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- When Anna Baluch started earning her own money after college, she realized how much cash she was spending on a daily basis.
- She decided instead to focus on saving for her longer-term goals by delaying gratification.
- Seven years later, her philosophy of delayed gratification has helped her do everything from save for retirement to pay off her mortgage.
After I graduated from college and moved to Charlotte, North Carolina to begin my first job in online marketing, the way I made small and large purchases changed. I was finally off my parents’ payroll and working hard for my money.
In high school and college, I had that “you only live once” mentality and would do whatever felt good at the moment. If I wanted a Starbucks Frappuccino, I’d simply get in my car, go through the drive-thru, and buy one without any hesitation.
But I realized that I’d rather save my hard-earned money for the future so I could buy a house, retire, and stay out of debt. I cut back on impulse Starbucks buys, Target runs, and trips to the mall. I’d be lying if I said this was easy.
I had to find other ways to entertain myself and enjoy life. Rather than spending my hard earned moolah on “stuff” I didn’t really need, I went for walks outside with friends, made homemade pizza rather than ordering in, volunteered, and started writing on the side.
The more I saw my savings account grow, the more motivated I was to keep going. I loved seeing my hard work pay off. Six years later, this idea of delayed gratification allowed my husband and me to pay off the mortgage for our house in Ohio in 16 months and gave us an incredible sense of freedom.
In my opinion, delayed gratification — putting off what we want now to get something bigger and better later on — is the key to financial success. Seven years after graduating college, I’m still using it to buy the things that matter the most to me.
I like to keep my savings in an Ally Bank savings account as it offers 2.2% interest and you really can’t get much better than that! Also, since I’m self-employed, I save for retirement in a Merrill Lynch SEP IRA account.
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A few months ago, I realized that my house was in dire need of a new driveway. The driveway was long past its prime, featured large cracks, and frustrated me every time I stepped outside of my front door. Instead of taking out a loan to replace it, my husband and I spent several months saving $17,000 — our driveway is very long, so it was pricey! — to pay for this project in cash.
Was it difficult to wait a bit before we could replace our driveway? Yes! I remember while we were saving, I wanted to buy some new clothes, go out to dinner, get my nails done, and stop at Dunkin Donuts for a daily dose of coffee.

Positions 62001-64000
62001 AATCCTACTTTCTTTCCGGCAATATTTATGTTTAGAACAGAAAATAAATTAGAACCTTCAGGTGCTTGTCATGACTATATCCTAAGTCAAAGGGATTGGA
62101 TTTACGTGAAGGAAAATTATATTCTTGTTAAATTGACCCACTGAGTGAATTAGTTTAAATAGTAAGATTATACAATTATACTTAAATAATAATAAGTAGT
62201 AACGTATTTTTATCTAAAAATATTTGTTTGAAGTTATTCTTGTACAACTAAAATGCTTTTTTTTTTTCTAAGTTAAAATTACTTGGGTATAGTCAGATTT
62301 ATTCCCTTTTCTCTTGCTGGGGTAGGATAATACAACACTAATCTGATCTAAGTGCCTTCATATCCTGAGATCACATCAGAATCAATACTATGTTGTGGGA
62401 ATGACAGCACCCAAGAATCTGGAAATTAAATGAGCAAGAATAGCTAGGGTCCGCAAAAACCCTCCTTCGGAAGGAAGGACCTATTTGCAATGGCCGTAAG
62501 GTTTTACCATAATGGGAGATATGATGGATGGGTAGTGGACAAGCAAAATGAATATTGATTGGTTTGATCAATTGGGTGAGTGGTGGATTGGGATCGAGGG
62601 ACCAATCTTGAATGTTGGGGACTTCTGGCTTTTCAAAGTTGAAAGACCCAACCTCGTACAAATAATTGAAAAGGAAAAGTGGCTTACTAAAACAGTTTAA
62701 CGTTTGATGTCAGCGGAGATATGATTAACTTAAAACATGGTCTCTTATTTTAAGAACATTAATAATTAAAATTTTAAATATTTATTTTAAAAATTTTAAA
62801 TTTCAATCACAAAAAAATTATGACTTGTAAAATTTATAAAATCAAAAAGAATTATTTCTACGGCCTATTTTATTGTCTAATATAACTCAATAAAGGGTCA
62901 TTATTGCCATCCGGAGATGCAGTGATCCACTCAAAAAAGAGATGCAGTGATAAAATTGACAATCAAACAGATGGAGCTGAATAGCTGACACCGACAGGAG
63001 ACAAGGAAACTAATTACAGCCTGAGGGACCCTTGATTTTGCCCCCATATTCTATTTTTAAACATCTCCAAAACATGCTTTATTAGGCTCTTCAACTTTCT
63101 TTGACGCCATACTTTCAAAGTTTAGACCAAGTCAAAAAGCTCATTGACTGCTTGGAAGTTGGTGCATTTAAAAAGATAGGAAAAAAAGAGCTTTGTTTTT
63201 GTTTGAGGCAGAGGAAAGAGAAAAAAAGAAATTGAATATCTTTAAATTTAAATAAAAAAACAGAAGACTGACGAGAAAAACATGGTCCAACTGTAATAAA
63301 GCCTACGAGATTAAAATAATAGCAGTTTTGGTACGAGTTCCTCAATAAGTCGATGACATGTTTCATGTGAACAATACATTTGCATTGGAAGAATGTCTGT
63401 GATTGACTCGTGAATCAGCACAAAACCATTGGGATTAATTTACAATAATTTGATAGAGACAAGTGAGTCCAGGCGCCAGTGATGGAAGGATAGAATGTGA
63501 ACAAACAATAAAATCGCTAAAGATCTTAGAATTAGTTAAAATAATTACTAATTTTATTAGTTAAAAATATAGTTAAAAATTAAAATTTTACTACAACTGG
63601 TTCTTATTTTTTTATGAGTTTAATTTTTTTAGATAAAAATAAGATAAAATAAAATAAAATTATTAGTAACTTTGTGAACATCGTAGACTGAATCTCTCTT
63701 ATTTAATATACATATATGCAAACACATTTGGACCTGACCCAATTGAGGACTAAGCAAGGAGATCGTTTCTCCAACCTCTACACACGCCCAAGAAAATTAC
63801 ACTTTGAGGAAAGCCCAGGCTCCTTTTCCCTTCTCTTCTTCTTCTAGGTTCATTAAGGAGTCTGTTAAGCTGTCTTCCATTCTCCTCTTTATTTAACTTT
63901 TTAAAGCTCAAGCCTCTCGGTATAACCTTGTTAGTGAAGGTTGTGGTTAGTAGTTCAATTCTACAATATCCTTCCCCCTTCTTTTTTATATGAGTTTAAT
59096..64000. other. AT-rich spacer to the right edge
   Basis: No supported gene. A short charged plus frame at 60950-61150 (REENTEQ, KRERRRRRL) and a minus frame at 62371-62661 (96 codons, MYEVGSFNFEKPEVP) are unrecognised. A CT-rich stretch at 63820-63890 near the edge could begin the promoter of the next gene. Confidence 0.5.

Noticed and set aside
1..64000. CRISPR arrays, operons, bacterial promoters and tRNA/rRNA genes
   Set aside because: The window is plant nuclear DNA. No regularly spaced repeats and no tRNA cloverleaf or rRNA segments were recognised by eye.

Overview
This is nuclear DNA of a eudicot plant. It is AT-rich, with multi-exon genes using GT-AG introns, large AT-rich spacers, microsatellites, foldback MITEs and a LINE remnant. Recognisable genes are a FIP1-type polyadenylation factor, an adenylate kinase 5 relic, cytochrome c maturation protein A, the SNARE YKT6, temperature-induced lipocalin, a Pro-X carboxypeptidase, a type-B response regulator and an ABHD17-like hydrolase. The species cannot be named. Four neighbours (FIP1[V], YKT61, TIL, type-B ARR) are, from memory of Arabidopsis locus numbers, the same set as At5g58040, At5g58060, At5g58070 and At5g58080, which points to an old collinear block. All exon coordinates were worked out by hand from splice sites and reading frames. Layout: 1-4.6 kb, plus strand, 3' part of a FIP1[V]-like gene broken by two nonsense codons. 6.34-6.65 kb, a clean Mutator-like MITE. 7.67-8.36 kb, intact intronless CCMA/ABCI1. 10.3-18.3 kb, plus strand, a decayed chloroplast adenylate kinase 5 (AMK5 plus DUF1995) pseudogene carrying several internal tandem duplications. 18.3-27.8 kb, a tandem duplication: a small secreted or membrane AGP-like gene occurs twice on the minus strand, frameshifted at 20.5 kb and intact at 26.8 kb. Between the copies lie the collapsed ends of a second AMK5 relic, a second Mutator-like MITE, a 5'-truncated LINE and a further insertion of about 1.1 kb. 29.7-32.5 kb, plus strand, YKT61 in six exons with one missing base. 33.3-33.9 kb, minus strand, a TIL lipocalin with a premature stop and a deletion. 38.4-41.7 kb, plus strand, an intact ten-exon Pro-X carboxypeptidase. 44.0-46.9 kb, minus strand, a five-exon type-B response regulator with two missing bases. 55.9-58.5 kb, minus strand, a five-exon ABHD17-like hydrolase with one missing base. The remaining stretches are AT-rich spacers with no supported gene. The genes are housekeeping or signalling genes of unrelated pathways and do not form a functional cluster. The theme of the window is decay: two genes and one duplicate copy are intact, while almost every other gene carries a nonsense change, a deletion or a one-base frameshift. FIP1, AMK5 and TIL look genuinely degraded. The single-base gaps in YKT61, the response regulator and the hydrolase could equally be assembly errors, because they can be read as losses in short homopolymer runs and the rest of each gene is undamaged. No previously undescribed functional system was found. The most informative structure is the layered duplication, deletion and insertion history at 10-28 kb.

However, delayed gratification allowed us to enjoy a beautiful, new concrete driveway without owing anyone anything. The same strategy has also allowed us to get a new car, increase our retirement savings, go on vacation, and make other improvements to our home without making payments for the next few years.
I will admit that learning and practicing delayed gratification is no walk in the park. Here are the strategies I use to keep my goal in mind:
- Compile a list of long-term financial goals and keep it in sight. Place the list on your fridge, bathroom mirror, or anywhere else where you’ll see them daily. I like to keep mine in a frame on my dresser.
- Before you make a purchase, ask yourself if it’s something that you really want or need. Consider waiting 24 hours to see how you feel. You may find that a day later, it’s no longer something you wish to spend money on. This worked for me the other day when I read reviews on a brand new hair care product. I wanted to buy it after reading the reviews but a day later, I realized it’s not something I really want.
- Ask someone older what they wish they’d done differently at your age. They may say things like “saved more for retirement,” “started college savings accounts for my children” and “lived below by means.” This may inspire you to incorporate delayed gratification in your life. I personally spoke to my father-in-law who made it clear that he wished he would’ve started saving for retirement earlier in life.
To me, delayed gratification doesn’t really feel like a sacrifice because I know that it can help me achieve my long-term financial goals and provide me with incredible peace of mind. Since I’ve practiced it for about seven years now, it’s become second nature.
Fortunately, my husband is on the same page, so we work together to delay gratification as a team and celebrate big whenever we find it’s paid off.
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